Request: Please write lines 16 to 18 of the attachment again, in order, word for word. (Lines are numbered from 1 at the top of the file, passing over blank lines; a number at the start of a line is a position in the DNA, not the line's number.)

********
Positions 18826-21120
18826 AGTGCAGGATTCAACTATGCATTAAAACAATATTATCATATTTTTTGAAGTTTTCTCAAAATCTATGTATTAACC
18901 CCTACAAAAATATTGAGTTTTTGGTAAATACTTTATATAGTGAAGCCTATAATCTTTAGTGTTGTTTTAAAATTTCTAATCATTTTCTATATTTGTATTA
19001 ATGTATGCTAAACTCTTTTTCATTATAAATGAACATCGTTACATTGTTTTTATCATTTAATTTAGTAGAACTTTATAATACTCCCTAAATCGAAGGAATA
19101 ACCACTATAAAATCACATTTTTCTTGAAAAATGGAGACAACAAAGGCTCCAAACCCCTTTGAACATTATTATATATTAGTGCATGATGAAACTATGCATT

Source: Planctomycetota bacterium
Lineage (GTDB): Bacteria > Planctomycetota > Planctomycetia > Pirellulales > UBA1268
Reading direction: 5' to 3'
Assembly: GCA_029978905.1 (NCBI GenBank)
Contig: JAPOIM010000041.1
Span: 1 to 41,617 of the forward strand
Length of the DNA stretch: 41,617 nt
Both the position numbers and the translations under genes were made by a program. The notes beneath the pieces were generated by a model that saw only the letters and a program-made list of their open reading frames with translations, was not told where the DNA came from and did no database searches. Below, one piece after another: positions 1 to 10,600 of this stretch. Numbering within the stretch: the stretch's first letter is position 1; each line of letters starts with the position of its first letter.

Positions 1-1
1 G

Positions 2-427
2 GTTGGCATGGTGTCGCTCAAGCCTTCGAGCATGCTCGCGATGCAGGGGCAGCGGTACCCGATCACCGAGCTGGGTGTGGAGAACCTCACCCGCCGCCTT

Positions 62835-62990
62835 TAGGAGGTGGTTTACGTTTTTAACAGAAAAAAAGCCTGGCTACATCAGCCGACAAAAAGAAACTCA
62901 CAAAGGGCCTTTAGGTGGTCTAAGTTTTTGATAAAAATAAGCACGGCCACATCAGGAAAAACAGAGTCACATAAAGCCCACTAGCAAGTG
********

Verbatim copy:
Positions 2-427
2 GTTGGCATGGTGTCGCTCAAGCCTTCGAGCATGCTCGCGATGCAGGGGCAGCGGTACCCGATCACCGAGCTGGGTGTGGAGAACCTCACCCGCCGCCTT

Positions 62835-62990